The first them is your carry, your $\theta$, ie the money you make because your bond is pulled to par (if there was a coupon it would be included in this). The second term is due to your change in interest rate. $\varepsilon$ is simply what you can't explain. If everything is neat, your $\varepsilon$ should not be too high. You can also see that this is very close to a Taylor expansion when everything is linear, which is why you can use your duration as an approximation for the 2nd term.

On the equity side, if you sold an option for instance, it is the same process but with more variables (volatility, spot price).

So this number is used for earnings (profit or loss) but also to monitor traders and their limits (a huge hit in one category would mean something is wrong).

Hope this helps.

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  • $\begingroup$ Thanks Matt for the reply. Do you know typically how many such instruments are evaluated on a daily basis with typical investment bank. $\endgroup$ – Papal Jul 18 '14 at 15:03
  • $\begingroup$ Hello Matt, Did not understand what you meant? Can you please explain what you wrote. $\endgroup$ – Papal Jul 18 '14 at 16:01
  • $\begingroup$ Sorry I misread your questions. The answer to your question is a lot. Portfolios have lots of securities so hard to give you a number $\endgroup$ – Matt B. Jul 18 '14 at 17:17
  • $\begingroup$ Hey Matt, I had a thought over this over the weekend and realised that even the bond prices are anyway available from stock-market just like for other instruments. So why create a PnL report. As I understand, the reason for creating a PnL report is to show the split of profit/loss amongst various parameters that effect bond price. Is that right? $\endgroup$ – Papal Jul 21 '14 at 9:36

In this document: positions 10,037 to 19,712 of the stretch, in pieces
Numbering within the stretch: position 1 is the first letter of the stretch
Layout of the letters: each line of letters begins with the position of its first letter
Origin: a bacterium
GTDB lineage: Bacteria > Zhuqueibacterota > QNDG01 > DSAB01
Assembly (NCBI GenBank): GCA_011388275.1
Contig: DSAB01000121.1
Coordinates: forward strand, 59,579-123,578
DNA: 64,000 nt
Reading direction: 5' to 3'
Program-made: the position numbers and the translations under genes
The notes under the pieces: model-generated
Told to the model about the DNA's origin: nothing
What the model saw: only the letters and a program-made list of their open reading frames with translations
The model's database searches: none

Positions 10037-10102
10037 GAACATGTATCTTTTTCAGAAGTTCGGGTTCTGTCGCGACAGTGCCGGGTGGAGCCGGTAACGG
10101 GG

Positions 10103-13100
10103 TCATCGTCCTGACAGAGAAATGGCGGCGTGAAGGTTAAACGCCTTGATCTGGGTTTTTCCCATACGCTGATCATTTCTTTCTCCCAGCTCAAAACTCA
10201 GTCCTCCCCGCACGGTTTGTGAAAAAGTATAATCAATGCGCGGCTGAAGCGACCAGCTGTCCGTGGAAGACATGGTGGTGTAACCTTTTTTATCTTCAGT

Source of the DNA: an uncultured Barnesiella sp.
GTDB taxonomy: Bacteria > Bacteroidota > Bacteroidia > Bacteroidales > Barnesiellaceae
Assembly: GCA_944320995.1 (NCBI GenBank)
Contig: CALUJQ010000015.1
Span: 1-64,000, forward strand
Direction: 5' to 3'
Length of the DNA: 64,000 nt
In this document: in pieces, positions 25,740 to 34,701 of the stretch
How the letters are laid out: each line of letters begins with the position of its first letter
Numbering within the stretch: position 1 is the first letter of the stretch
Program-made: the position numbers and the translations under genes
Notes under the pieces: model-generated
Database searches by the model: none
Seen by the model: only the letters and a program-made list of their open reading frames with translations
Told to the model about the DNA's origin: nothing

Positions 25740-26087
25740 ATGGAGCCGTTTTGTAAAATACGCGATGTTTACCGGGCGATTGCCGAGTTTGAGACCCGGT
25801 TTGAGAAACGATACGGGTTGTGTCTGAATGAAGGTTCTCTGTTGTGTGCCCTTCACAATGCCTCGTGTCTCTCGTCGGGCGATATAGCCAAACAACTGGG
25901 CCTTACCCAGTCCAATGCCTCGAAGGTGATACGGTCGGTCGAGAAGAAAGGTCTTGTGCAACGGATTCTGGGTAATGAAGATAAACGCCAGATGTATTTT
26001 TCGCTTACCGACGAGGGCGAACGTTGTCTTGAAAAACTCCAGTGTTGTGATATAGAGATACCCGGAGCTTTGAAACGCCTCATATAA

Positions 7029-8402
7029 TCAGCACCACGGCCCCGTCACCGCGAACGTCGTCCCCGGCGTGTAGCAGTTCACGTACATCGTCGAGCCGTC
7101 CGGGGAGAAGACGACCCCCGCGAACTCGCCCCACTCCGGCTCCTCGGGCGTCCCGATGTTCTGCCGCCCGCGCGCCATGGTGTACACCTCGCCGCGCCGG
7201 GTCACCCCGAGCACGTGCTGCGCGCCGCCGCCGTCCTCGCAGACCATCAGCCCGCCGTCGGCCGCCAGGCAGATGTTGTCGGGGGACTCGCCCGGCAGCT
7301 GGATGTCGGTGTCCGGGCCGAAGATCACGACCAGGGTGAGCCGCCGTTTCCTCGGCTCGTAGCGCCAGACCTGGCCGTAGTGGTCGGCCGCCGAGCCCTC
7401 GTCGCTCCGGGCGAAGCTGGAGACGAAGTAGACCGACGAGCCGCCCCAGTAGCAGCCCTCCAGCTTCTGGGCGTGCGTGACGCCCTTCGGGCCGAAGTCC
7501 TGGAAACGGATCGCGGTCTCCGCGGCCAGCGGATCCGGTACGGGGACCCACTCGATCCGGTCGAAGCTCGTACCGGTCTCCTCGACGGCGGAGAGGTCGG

• $\begingroup$ It is indeed. It's especially interesting in a portfolio where you can be hedging some risks and keeping others. $\endgroup$ – Matt B. Jul 21 '14 at 21:18
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Assuming that you are working for a bank, there are three different P&Ls depending on the function/ usage:

  • Actual P&L calculated by Finance/ Product Control and is based on the actual price of the instrument in the market (or the corresponding model if a market does not exist). This reflects the true P&L if the position is closed at market prices. In many cases (like bonds in your case) these prices are observed and unambiguous, this is 'marking to market'; in other cases (where you might hold an illiquid exotic, like a PRDC for example) this price is estimated by the Front Office pricer, this is 'marking to model'.

  • Clean P&L which is the Actual minus fees, commissions, bid-offer spreads, intraday trading, and other elements like reserve P&L applied to capture marking to model risk. This is also calculated by Finance/ Product Control. Note that this depends on the local regulation, therefore the same position can potentially have different Clean P&L if booked in books that are subject to different regulators. Clean P&L is used for backtesting VaR models for regulatory capital.

  • Hypothetical (hypo) P&L which is based on some model (risk or front office) that is perturbed by the actual movements of the factors involved. This might as simple as 'PV01 * shock', reading off a stylized yield curve as you describe, or it might be more involved. Typically this is calculated by some Risk function. The empirical relation between Hypo and Clean P&L is used to produce diagnostics under the forthcoming FRTB regulation.

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  • $\begingroup$ What is reserve pnl why we need to book reserve,what is bid reserve and ask reserve? $\endgroup$ – Amarnath Kumar Apr 15 at 1:16